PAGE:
“As you can appreciate, Detective – my business is of a delicate nature and we normally protect the identity of our clients. But in this case…” she leant across and poured herself a glass of water. Long French-manicured fingers curled around the crystal glass. She drank slowly then replaced the glass. “Portia had a number of high profile friends through our agency.”
“Miss Amanda,” the words fell out Hartog’s mouth before he could catch them. He felt like he was addressing the old bitch who was his third teacher. “We both know these are not friends, you run a business, you have clients. But you know what, you can have your weasel words. Just give me a name.”
“Let me remind you Detective you were invited here for this discussion.”
“And I can walk out right now and come back with a search and seize warrant as well as a tribe of Feedos.”
“You seem to be having lapses in social graces from all angles, Detective.” Miss Amanda’s pointer finger, rubbed at a spot on her breast bone, but Hartog kept his eyes screwed into hers. “Surely you realise I have friends who sit in places much higher than you.”
Hartog stood, reaching out for the recorder and turning it off.
“Strictly off the record. Who?”
“The Minister of Defence!” Hartog rocked forward, his face crumpled into disbelief. “You are telling me the Minister of Defence, the former leader of the Puritan party pays for sex… and is implicated in the murder of his favourite call girl.” Hartog laughed. “I’m sorry Miss Amanda, but I just don’t believe that any more than I believe he was in love with a prostitute.”
“Detective, you seem to be caught in the notion we traffic flesh here. Let me remind you for the second time, my girls are not employed to just have sex.” She sighed and drank the rest of her water. “Mr McLean has a penchant for smart, witty women. He likes conversation. Portia was good at conversing. You only have to look at his wife to know he’d be seeking stimulation outside of his marriage.”
“Are you sure we’re not talking about sex?”
Miss Amanda ignored him. “I am telling you Detective someone got to Portia as a warning to the Minister. And I imagine that would be of interest to you and your colleagues at the Department of Civil Welfare.”
“You are the model Citizen aren’t you, Miss Amanda.”Hartog turned the recorder back on and placed it on the table between them.
“Was there anything special about Portia?”
Miss Amanda reached out and switched the recorder off.
“You insult me with such a question Detective. Come back when you’re prepared to actually listen to what I have to say.”
Hartog stood again, slipping the recorder into his deep coat pocket.
“Thank you for your time. I will keep you updated as to the progress of the case. And I do appreciate our little chat.” He emphasised the final words, mimicking her faux politeness. Smiling a crooked smile he left before she could get out of her chair.
As he rode down in the elevator he slipped an ear pod in and waited for the phone call. He was sitting further down the street drinking bad coffee when the call finally came through.
“They do have Hartog on the case. Your source was correct.”
“Did he mention anything about the InfoCap?”
“He said nothing about anything found on the body and I didn’t want to venture with leading questions.”
“Did you really think someone like Hartog would whip the InfoCap out onto the table and ask if you knew what it was?”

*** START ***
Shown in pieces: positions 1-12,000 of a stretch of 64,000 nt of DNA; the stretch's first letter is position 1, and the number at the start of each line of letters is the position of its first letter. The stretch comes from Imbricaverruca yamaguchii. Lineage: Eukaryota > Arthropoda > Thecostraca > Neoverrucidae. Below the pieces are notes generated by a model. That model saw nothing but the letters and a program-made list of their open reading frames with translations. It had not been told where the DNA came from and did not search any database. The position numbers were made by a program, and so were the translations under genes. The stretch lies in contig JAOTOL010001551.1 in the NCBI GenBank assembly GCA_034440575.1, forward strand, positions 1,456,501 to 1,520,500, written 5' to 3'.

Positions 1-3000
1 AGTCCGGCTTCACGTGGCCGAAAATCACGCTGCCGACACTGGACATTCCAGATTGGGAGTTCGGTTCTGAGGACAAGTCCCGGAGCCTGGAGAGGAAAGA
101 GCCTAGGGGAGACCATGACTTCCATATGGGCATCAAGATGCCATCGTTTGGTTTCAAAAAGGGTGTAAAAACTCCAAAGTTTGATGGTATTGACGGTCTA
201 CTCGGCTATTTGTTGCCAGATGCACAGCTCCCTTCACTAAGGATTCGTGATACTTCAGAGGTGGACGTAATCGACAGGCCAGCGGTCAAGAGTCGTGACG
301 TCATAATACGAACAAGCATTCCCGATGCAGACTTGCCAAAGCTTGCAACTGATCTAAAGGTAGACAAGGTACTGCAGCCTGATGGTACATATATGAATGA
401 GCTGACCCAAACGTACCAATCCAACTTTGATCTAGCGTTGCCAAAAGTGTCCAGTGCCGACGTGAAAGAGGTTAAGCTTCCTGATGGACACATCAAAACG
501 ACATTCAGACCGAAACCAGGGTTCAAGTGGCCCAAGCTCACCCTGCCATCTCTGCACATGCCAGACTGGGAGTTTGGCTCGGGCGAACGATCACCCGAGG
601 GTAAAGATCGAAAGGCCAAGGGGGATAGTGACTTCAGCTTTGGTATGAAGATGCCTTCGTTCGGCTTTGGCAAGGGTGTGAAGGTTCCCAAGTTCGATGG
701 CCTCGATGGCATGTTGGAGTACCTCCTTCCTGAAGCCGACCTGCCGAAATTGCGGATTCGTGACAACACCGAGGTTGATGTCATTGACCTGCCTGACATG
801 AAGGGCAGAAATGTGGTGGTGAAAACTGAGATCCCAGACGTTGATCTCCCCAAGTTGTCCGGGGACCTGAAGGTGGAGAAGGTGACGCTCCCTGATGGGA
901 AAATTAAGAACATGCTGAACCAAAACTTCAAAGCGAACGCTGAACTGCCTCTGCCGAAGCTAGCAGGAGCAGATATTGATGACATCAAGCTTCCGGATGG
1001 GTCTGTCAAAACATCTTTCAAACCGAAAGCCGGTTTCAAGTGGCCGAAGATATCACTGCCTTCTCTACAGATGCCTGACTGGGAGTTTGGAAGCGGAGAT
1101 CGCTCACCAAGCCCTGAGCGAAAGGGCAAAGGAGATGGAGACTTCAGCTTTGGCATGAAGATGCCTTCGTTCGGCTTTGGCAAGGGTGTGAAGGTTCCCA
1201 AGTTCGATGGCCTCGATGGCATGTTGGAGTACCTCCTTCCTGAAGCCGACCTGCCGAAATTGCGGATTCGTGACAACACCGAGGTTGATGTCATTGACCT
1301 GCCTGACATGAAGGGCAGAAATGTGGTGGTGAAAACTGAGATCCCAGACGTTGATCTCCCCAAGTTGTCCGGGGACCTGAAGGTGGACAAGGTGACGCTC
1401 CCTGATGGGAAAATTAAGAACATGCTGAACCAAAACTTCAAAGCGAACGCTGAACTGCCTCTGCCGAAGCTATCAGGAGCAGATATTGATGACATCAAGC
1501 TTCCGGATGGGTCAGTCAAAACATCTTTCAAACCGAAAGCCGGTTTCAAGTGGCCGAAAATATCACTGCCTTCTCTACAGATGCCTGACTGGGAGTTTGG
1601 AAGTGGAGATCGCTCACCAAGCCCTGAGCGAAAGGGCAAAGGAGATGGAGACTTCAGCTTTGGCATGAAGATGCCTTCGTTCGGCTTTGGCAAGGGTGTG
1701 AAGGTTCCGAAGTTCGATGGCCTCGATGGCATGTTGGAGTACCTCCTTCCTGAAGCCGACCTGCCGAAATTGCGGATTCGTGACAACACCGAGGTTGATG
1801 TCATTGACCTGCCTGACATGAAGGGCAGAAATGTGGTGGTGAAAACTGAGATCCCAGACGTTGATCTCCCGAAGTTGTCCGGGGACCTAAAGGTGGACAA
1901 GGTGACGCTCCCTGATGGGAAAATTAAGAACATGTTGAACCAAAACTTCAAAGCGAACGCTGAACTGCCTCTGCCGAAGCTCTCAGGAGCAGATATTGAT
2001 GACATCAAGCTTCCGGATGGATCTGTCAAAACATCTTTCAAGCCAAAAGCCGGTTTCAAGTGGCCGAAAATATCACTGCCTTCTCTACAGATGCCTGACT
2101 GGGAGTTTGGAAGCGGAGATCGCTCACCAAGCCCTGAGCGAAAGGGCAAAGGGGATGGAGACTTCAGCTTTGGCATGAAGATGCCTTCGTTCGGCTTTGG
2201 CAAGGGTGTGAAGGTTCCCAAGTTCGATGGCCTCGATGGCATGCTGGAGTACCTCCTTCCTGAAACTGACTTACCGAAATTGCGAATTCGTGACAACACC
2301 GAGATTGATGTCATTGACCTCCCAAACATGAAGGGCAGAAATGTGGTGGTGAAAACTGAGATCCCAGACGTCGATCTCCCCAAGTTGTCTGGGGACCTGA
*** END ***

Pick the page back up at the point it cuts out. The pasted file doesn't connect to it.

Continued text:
“I did as you asked. I invited him in and feed him the information. Now what?”
“We wait and see. Did he mention Portia’s brother?”
“He’s got no idea. He never mentioned her surname. He thinks it is just another whore being cut up – quote unquote.”
“The department would not put Hartog onto a whore slashing. Sit tight. You have done well Amanda.”
“My pleasure, sir. Would you like me to book you someone for this week? I think you’ll enjoy Portia’s replacement.”
Hartog smiled, pulling the earpod out and took the tiny capsule out of his pocket again. So it had a name.
He charged his coffee streaked mug in mock toast to Miss Amanda and waited while his NoteBook brought up all the information the City’s database had on Portia, tapping a link and wirelessly hacking, via the NavSan, into the last known address for her neurologist brother Benjamin. It also bought up all other associated files.
When the photo came up Hartog had to look twice. Portia’s brother wasn’t any old brain boffin, but BenJin, the city’s most notorious Feedographer.
Feedographer! Even mouthing the word felt made him feel dirty.
Hartog was a purist and he made no apologies for it. Too much fell through the cracks of a media culture of 10 second sound bits. It was nothing more than 24 hour news-tainment. The worst type of bull shit. Paparaazi-styled intrusion broadcast on everything from electronic billboards to the microwave ovens.
The hybrid offspring of journalism, the cult of social networking and the cultural assumption everyone had something important to say. It didn’t free society to give everyone CC TV styled technology and the means to upload for mass consumption. A boon for the Big Three Network Bosses who got programming on a miniscule budget, employing editors and scruinteers to control the constant deluge of footage. It was nothing more than the Propaganda of the Irrelevant.
The Politicians and public loved it. No one had to think too hard. And no one certainly questioned anything.
He did admit, BenJin did make it work for him and had made more than one City Elder or Politician cringe. The ten second sound-bite was BenJin’s kingdom. He’d brought down at least two corrupt corporations and a smattering of lesser city officials. BenJin took his job seriously, more so than the average two-bit freelancer.
And now, BenJin’s only surviving relative was dead. The game had just become a whole lot more interesting.
Crystal Tumber from Warwick Crystal Designs UK.